Spring seems to be taking it's timing coming to New York this year. But inside the conservatory at the New York Botanical Garden, one quickly forgets the weather outside and its transfixed on the beauty and majesty inside. This year, the annual Orchid Show has been expanded to include beautiful displays throughout all the Rain Forest Galleries as well as the main exhibit section. In addition, the orchids aren't simply on display here and there, they are suspended from the ceiling and from the tops of trees and arches, truly living up to this year's theme name: Orchid Chandeliers.
By suspending these "chandeliers" one can admire the aerial beauty of these gorgeous and fascinating flowers.
Most of the cultivated orchids are epiphytes, which literally means "air plant" or "to grow on a plant." The roots of these plants do not grow on the ground, but rather in trees or on rocks. They are not parasites though, and therefore do not take anything from the host plant. They simply cohabitate, getting their moisture and nutrients from the air.
Other orchids (like Cymbidiums) are terrestrial, which means "growing in the ground." These orchids prefer to have their roots firmly in the ground, rather than on trees or bushes. There are over 200 species of terrestrial orchids and most grow wild in subtropical and tropical areas of America.
There is an estimated 30,000 naturally occurring orchid species and tens of thousands artificially created hybrids, yet each orchid flower shares similar characteristics, setting them apart from other flowers. Each orchid has the same "parts" - three sepals, three petals, a column and a lip. The lip (or labellum) is actually the third petal, but since it looks so different from the other two, it gets a different name. All orchids have a lip and it's function is to aid in the pollination process. Think of it as a fancy landing pad for an insect to land and do it's pollination business. The second characteristic is the column, which contains the reproductive organs ("male" anther with pollen and "female" stigma).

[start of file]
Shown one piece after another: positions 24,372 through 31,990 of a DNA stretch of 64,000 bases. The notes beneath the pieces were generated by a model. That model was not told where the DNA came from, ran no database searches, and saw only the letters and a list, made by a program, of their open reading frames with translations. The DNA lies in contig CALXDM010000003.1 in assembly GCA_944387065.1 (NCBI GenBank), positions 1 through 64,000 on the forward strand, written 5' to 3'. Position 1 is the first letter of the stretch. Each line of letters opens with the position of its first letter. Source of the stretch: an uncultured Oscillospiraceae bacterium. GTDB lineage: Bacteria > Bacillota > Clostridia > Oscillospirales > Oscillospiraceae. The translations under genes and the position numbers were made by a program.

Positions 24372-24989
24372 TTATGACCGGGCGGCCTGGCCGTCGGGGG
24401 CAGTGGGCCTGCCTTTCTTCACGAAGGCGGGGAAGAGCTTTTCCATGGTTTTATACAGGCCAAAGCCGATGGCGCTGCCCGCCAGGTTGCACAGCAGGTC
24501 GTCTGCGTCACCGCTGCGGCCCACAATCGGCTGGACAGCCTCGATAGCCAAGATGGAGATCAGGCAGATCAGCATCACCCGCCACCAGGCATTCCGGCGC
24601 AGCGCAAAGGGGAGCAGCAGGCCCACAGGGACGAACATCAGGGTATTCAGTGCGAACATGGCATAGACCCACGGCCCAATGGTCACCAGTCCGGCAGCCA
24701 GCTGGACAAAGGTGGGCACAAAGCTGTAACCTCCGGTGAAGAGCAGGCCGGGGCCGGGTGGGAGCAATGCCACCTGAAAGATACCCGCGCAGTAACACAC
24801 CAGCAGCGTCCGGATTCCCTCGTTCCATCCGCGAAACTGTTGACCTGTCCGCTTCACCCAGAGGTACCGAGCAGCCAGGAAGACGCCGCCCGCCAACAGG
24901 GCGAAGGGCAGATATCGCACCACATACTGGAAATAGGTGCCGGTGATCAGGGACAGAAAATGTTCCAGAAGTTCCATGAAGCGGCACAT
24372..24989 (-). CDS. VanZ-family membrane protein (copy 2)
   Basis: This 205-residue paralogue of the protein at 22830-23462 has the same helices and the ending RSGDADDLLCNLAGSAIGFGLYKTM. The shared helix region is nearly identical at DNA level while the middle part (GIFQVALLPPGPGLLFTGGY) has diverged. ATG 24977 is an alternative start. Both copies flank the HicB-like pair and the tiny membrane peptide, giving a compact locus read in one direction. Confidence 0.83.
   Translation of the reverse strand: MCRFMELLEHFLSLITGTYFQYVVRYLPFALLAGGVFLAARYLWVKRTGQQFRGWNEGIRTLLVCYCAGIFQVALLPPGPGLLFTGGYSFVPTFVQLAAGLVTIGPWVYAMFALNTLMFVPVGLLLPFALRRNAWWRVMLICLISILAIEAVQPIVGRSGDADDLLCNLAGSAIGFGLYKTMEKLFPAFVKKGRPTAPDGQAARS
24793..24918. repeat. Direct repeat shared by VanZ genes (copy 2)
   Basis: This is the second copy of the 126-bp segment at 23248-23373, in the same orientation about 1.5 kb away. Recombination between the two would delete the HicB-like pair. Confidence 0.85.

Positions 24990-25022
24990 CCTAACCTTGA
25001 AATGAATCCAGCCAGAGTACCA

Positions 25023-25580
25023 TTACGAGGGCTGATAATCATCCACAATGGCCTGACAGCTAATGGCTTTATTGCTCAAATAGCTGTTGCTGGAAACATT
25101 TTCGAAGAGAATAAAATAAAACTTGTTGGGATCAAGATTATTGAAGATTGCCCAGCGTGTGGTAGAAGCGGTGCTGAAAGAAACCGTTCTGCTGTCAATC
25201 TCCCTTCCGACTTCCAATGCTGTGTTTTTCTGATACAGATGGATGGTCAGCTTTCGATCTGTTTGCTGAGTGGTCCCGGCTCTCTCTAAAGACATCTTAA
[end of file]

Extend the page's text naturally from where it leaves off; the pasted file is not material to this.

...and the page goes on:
Some orchids mimic bees, wasps, butterflies and wasps. These adaptations help ensure that insect pollinators visit the flowers. I loved this one that looked like a spider.
Walking into the Enid A. Haupt Conservatory, these enormous clusters of orchids sit on top of the reflecting pool creating a mystical effect.
The true masterpiece of this show is the huge three-tiered, star-shaped chandelier that overflows with orchids. If you go, be sure to stand beneath it and look up. It's magical.
The 13th annual The Orchid Show at NYBG showcases so many different varieties of orchids and is a must-see this spring. The show continues through April 19 at New York Botanical Garden, 2900 Southern Blvd, Bronx, NY; nybg.com